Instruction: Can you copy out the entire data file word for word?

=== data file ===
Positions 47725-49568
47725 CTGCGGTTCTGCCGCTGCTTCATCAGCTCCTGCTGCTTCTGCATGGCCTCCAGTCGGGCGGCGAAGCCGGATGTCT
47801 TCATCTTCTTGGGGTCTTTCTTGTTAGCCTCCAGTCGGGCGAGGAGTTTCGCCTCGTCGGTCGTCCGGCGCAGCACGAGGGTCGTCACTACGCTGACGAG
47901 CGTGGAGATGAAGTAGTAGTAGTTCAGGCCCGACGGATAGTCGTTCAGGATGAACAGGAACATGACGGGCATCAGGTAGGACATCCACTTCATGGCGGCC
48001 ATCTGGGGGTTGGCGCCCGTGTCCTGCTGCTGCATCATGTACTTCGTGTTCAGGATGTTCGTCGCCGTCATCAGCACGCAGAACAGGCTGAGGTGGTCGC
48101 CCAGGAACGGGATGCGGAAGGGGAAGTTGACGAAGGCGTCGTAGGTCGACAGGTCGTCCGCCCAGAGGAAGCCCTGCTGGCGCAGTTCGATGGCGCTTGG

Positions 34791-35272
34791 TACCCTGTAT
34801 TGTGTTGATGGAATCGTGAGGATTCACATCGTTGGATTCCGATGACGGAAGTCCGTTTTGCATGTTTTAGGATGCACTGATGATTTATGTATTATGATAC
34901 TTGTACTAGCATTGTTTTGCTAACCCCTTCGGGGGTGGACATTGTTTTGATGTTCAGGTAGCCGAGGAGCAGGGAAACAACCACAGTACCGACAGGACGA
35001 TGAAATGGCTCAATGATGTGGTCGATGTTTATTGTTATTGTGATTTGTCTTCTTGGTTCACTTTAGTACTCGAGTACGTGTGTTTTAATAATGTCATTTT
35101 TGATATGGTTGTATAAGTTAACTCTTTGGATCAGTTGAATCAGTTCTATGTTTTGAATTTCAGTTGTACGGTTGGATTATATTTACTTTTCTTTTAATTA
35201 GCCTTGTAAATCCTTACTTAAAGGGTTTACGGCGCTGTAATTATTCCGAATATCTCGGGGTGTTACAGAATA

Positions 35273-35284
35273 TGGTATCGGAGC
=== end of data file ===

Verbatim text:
Positions 47725-49568
47725 CTGCGGTTCTGCCGCTGCTTCATCAGCTCCTGCTGCTTCTGCATGGCCTCCAGTCGGGCGGCGAAGCCGGATGTCT
47801 TCATCTTCTTGGGGTCTTTCTTGTTAGCCTCCAGTCGGGCGAGGAGTTTCGCCTCGTCGGTCGTCCGGCGCAGCACGAGGGTCGTCACTACGCTGACGAG
47901 CGTGGAGATGAAGTAGTAGTAGTTCAGGCCCGACGGATAGTCGTTCAGGATGAACAGGAACATGACGGGCATCAGGTAGGACATCCACTTCATGGCGGCC
48001 ATCTGGGGGTTGGCGCCCGTGTCCTGCTGCTGCATCATGTACTTCGTGTTCAGGATGTTCGTCGCCGTCATCAGCACGCAGAACAGGCTGAGGTGGTCGC
48101 CCAGGAACGGGATGCGGAAGGGGAAGTTGACGAAGGCGTCGTAGGTCGACAGGTCGTCCGCCCAGAGGAAGCCCTGCTGGCGCAGTTCGATGGCGCTTGG

Positions 34791-35272
34791 TACCCTGTAT
34801 TGTGTTGATGGAATCGTGAGGATTCACATCGTTGGATTCCGATGACGGAAGTCCGTTTTGCATGTTTTAGGATGCACTGATGATTTATGTATTATGATAC
34901 TTGTACTAGCATTGTTTTGCTAACCCCTTCGGGGGTGGACATTGTTTTGATGTTCAGGTAGCCGAGGAGCAGGGAAACAACCACAGTACCGACAGGACGA
35001 TGAAATGGCTCAATGATGTGGTCGATGTTTATTGTTATTGTGATTTGTCTTCTTGGTTCACTTTAGTACTCGAGTACGTGTGTTTTAATAATGTCATTTT
35101 TGATATGGTTGTATAAGTTAACTCTTTGGATCAGTTGAATCAGTTCTATGTTTTGAATTTCAGTTGTACGGTTGGATTATATTTACTTTTCTTTTAATTA
35201 GCCTTGTAAATCCTTACTTAAAGGGTTTACGGCGCTGTAATTATTCCGAATATCTCGGGGTGTTACAGAATA

Positions 35273-35284
35273 TGGTATCGGAGC